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Allergy Alert

Stop sneezing with these herbal remedies.

By Miriam Hospodar

spices

Ayurveda, the ancient Indian science of life, compares the body to a field and allergens to seeds: If the land is not fertile, then any seeds that are sown will not sprout. The fertilizer is a toxic residue called ama—a sticky substance formed in the digestive system from food that has been incompletely processed—which lowers your natural immunity and increases receptivity to allergens. This toxic by-product migrates to the body's points of weakness, creating a vicious cycle by lowering resistance even more.

Nancy Lonsdorf, M.D., medical director of the Raj Maharishi Ayur-Ved Health Center in Fairfield, Iowa, adds that allergies to pollen and other plant materials also involve an imbalance of the kapha dosha, which controls the lungs, sinuses, and fluid balance in the body. When kapha is out of balance, exposure to allergens stimulates symptoms like watery eyes, sneezing, coughing, and fatigue.

Kapha's strongest influence is during peak allergy season, March-June. The presence of ama can weaken the thymus gland or spleen—both of which contribute to the body's immune system—and trigger allergic reactions. But eating more of certain foods and herbs can help remove ama, bring balance to kapha, and thus hold allergies at bay.

Rama Kant Mishra, director of research for Maharishi Ay-ur-Ved Products International, says the first step is to minimize chilled foods and high-fat dishes (such as cheese, yogurt, and meat) and replace with warm, freshly cooked foods, including plenty of asparagus and broccoli, both of which support the immune system. Then integrate the herbs turmeric and tulsi (or holy basil) into your diet.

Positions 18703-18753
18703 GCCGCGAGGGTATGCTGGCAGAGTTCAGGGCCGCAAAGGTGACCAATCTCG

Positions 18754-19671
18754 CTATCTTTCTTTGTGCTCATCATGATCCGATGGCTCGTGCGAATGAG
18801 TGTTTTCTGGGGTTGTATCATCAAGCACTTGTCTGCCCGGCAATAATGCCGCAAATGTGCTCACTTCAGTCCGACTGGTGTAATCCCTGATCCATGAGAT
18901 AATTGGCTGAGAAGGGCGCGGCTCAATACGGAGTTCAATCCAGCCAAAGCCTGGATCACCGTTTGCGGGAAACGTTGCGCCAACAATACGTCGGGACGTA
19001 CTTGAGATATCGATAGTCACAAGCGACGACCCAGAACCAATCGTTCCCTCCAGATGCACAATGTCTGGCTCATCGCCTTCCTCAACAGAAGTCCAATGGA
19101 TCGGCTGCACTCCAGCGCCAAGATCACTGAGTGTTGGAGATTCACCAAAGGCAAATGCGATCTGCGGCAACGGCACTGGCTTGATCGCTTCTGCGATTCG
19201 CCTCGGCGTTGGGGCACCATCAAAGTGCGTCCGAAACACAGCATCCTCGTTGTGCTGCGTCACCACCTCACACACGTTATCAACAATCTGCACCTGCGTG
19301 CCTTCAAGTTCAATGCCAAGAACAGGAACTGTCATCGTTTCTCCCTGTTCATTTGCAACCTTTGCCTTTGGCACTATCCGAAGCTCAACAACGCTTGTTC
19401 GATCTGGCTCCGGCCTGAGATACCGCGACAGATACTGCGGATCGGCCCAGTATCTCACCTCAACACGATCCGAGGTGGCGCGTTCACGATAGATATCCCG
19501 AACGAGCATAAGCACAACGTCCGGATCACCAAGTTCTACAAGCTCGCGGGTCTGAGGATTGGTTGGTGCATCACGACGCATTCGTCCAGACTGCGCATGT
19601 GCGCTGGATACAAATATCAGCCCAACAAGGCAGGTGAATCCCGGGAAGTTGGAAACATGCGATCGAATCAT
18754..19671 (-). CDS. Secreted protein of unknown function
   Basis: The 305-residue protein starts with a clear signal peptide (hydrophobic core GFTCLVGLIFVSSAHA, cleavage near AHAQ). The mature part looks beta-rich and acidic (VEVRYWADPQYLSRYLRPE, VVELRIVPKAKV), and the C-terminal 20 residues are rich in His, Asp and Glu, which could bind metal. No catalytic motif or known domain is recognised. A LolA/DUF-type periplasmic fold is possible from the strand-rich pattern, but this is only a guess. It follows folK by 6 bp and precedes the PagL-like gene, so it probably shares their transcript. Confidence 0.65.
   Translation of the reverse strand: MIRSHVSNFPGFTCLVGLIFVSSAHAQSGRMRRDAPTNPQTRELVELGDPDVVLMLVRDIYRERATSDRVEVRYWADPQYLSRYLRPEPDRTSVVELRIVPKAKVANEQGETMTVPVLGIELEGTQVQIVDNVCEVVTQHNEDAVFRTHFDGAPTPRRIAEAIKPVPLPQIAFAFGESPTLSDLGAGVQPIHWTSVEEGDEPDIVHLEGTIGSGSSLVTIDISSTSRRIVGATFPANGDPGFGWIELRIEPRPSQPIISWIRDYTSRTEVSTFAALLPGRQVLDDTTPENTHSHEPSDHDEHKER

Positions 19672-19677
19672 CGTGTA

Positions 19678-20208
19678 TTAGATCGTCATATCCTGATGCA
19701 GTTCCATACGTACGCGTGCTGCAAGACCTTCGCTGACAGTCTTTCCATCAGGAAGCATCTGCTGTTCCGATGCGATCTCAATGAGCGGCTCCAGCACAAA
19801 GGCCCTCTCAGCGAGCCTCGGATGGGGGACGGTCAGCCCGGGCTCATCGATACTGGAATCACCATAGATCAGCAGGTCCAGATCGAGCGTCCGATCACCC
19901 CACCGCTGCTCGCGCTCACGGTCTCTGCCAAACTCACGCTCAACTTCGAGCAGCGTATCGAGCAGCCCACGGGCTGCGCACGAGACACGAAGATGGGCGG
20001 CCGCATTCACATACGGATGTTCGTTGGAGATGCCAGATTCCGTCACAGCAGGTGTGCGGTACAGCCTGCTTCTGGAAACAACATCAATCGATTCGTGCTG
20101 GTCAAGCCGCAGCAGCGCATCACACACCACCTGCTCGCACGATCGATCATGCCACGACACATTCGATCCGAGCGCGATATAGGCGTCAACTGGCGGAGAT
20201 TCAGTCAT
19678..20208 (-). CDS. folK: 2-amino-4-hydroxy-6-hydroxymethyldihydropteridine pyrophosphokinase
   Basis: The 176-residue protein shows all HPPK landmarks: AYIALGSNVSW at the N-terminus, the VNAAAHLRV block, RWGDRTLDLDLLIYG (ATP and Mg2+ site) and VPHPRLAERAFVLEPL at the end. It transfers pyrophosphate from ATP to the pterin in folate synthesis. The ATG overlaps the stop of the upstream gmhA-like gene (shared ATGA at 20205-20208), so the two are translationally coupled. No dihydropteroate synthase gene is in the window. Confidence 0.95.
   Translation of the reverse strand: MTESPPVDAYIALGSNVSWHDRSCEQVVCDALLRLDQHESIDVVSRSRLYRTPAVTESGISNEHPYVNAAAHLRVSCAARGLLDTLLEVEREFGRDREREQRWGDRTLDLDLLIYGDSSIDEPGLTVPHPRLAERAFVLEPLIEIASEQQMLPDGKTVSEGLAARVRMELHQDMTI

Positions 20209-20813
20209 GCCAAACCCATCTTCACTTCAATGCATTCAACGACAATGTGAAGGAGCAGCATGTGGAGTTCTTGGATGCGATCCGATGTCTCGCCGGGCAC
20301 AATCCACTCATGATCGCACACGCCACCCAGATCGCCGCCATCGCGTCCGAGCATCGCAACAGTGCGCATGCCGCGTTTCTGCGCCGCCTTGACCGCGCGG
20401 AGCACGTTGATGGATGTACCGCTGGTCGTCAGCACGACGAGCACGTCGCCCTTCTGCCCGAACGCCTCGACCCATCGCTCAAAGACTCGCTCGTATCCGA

Turmeric activates the liver and strengthens the blood to help remove ama, and research shows that turmeric's active ingredient, curcumin, has an anti-allergic effect. Mishra recommends sprinkling a mixture of ground turmeric, cumin, coriander, bay leaf, and cinnamon in your food. You can also bring a cup of milk to a boil, remove it from the heat, add a bay leaf and a pinch each of turmeric and cinnamon, then drink it warm.

Holy basil strengthens the immune system, reduces ama, and helps remove environmental pollution from the body. For an effective anti-allergy tea, bring a pint of water to a boil, remove from the heat, and for five minutes steep five holy basil leaves, two pinches licorice, one bay leaf, a pinch of cinnamon, and a pinch of cardamom.

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